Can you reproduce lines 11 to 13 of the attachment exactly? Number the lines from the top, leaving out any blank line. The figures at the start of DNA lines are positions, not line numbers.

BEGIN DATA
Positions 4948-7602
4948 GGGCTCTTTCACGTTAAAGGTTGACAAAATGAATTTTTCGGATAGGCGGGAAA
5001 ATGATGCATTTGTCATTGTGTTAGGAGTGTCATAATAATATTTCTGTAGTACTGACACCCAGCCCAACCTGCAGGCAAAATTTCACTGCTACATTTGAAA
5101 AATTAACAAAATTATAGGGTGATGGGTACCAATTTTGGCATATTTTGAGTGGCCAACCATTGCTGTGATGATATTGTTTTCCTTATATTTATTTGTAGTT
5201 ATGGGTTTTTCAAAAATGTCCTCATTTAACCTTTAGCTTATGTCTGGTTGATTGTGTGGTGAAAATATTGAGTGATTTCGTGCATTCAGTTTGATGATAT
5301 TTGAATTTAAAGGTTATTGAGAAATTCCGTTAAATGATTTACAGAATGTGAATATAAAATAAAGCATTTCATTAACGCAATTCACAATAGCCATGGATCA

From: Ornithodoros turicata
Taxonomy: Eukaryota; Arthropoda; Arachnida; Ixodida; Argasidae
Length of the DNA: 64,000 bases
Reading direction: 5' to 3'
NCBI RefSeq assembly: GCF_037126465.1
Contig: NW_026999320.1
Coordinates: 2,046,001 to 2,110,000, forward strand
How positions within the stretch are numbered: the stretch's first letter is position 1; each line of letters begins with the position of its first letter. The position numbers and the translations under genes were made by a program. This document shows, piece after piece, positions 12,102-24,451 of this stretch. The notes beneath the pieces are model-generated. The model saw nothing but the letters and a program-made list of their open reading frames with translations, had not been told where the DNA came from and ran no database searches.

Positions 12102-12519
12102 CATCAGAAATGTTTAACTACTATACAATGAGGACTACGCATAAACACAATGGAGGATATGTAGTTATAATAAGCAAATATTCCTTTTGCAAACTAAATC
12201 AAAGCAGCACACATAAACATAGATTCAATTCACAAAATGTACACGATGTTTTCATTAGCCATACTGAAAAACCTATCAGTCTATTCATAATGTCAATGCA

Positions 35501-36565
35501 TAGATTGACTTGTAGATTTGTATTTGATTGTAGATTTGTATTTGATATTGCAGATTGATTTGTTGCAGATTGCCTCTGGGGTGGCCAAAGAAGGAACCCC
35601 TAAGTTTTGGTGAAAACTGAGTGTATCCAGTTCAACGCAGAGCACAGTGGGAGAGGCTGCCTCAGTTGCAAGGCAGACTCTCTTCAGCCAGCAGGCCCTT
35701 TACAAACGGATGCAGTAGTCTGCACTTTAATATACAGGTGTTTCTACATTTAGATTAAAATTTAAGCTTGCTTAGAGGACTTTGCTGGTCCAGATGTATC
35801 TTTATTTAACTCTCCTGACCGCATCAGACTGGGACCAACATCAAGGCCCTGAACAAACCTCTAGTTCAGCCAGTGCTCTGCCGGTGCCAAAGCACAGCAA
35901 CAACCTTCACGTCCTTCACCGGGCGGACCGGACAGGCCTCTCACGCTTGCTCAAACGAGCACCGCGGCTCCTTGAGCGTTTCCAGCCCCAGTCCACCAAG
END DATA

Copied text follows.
NCBI RefSeq assembly: GCF_037126465.1
Contig: NW_026999320.1
Coordinates: 2,046,001 to 2,110,000, forward strand